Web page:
Immunohistochemical detection of TP53 protein accumulation in tumor tissue is an inexpensive, fast and easy method of tumor screening for the TP53 gene missense mutation [27, 28]; it is widely used in clinical studies for evaluation of TP53 status. Although tumors with nonsense and frameshift errors (which do not result in TP53 protein accumulation) cannot be detected by this method, the criterion of TP53 accumulation sequestrates tumors with the majority and with the most biologically potent gene alterations [29, 30]. In our studies TP53 protein accumulation determined the clinical significance of other molecular factors [20, 31, 32].
We aimed to compare the efficiency of platinum-based and taxane-platinum chemotherapy in subgroups uniform as to TP53 status in a large group of ovarian cancer patients with advanced disease. TP53 status was determined by the lack or presence of TP53 accumulation in tumor tissue. According to our results TP53 protein accumulation is the main factor determining advantage of taxane-platinum over platinum-cyclophosphamide therapy. We are also reporting profiles of patients in whom platinum-cyclophosphamide therapy seems at least equally efficient.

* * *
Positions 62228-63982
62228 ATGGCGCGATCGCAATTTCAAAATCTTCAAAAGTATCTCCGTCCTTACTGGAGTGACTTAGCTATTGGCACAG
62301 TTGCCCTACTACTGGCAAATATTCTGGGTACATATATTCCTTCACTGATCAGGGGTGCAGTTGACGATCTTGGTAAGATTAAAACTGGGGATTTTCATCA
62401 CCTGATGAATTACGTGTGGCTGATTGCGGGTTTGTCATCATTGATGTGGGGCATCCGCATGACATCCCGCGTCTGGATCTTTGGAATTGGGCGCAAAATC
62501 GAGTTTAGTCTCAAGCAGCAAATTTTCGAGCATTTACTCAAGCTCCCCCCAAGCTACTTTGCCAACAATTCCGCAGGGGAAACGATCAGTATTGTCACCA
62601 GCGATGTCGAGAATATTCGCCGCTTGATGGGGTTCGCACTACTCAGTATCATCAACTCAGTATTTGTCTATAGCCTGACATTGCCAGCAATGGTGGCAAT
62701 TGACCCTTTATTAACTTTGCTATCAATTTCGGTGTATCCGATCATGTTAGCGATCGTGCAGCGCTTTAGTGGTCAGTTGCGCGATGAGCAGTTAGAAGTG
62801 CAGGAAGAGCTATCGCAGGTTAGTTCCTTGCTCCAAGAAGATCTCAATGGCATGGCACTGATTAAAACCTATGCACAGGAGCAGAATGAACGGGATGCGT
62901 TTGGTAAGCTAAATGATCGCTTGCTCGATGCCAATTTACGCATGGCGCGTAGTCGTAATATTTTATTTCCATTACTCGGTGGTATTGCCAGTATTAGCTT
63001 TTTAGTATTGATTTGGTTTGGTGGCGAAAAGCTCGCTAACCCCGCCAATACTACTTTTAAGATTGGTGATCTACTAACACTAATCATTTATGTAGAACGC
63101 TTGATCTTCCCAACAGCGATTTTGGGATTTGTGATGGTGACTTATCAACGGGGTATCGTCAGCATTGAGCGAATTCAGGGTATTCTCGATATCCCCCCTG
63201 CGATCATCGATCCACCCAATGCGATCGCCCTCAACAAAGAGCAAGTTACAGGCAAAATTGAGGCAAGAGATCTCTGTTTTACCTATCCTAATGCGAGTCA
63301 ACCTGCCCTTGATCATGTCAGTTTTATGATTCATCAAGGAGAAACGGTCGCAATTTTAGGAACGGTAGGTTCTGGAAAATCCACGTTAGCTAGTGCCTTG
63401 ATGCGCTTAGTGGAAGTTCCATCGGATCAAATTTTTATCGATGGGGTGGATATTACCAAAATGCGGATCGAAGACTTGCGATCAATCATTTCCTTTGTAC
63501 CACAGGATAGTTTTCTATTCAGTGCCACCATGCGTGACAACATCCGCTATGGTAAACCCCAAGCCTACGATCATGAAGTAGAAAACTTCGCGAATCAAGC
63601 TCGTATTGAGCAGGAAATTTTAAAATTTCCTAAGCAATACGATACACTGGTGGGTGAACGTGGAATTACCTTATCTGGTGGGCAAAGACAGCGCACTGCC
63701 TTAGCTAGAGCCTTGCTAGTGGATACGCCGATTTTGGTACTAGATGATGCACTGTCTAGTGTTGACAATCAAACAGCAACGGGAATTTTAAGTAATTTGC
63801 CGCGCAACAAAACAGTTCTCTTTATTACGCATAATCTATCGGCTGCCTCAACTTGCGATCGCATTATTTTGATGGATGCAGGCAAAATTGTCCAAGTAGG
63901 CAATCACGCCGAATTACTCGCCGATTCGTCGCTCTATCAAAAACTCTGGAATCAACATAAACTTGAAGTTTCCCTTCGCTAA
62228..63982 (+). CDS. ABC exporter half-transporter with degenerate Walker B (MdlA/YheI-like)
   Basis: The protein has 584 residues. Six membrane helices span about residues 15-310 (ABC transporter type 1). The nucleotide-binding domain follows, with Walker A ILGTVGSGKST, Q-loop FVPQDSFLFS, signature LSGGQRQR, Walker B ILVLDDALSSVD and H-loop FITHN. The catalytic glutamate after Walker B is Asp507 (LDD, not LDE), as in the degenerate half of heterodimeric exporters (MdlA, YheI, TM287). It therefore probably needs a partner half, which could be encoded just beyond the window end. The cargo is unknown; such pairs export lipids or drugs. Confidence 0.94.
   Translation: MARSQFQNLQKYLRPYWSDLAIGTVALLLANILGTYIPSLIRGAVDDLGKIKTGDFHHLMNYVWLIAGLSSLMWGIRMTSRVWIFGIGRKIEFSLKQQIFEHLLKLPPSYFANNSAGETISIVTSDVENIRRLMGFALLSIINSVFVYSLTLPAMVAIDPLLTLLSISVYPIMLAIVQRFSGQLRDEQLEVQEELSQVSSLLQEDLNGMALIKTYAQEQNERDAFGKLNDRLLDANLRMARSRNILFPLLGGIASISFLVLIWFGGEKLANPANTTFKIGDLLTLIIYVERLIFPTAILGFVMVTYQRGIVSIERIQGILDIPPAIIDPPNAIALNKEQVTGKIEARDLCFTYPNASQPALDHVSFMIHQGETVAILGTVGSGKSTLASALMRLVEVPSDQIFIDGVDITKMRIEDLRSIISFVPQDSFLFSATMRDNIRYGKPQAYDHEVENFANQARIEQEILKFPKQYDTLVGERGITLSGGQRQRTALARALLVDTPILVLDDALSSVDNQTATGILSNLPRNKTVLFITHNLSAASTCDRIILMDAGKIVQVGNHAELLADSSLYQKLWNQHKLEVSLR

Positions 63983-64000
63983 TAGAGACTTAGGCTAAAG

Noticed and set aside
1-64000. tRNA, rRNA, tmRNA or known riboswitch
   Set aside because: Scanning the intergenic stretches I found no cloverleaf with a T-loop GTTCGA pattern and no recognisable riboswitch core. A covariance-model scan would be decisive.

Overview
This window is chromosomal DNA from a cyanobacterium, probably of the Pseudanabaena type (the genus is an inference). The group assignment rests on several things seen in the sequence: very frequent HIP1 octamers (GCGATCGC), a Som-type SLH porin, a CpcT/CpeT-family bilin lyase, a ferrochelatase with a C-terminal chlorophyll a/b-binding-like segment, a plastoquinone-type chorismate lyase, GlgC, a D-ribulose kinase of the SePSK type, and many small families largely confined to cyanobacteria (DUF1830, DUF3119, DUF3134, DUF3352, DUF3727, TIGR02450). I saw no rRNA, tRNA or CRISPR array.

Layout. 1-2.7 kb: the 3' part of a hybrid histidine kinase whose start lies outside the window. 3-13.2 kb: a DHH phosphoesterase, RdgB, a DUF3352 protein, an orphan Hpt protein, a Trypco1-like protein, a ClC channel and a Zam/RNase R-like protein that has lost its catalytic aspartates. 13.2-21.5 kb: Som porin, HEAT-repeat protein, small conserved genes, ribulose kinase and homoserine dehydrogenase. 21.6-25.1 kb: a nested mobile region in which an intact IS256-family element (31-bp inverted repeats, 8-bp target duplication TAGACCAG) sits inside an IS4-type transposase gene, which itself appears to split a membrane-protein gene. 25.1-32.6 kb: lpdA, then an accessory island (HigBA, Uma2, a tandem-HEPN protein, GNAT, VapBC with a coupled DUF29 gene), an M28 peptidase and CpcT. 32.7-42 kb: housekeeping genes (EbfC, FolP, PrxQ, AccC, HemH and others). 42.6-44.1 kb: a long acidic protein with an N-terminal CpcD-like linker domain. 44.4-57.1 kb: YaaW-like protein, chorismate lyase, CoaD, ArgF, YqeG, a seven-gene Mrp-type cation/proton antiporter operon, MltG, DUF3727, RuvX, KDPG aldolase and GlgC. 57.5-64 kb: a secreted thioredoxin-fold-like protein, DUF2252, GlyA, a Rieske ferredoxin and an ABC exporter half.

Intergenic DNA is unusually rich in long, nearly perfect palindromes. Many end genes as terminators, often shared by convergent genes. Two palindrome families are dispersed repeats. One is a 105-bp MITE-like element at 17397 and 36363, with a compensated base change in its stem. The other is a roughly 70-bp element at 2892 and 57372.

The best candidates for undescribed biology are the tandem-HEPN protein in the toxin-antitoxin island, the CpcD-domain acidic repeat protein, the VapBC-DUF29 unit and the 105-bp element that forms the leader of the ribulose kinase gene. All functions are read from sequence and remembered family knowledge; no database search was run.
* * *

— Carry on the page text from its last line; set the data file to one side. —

Patients and tumors
The study was approved by the local ethics committee (decision ref. 49/2003). We studied archival material from 452 patients treated either with DNA damaging chemotherapy (PC: cisplatin-cyclophosphamide or carboplatin-cyclophosphamide, n = 193; PAC: PC with addition of doxorubicin, n = 60, as previously described)  or with standard taxane-platinum regimens (TP: paclitaxel or docetaxel [17 patients] with cisplatin or carboplatin, n = 199). In our previous analysis on PC and PAC treated patients we did not observe any difference in tumor response to these regimens , therefore both groups were naturally analyzed together.
The majority of patients from the PC/PAC group were operated on between the years 1990–1999, while from the TP group – between the years 2000–2005. Using the same criteria for the both chemotherapy groups optimal cytoreduction was more frequent in the TP group (41.8%) than in the PC/PAC group (25.3%), while suboptimal cytoreduction showed reverse proportions (33.2% versus 54.5%, respectively). The percentage of exploratory laparotomies was similar in the TP and PC/PAC group (23.1% and 20.2%, respectively); the number of patients who underwent intestinal surgery was higher in the TP group (9% versus 5.5% in the PC/PAC group).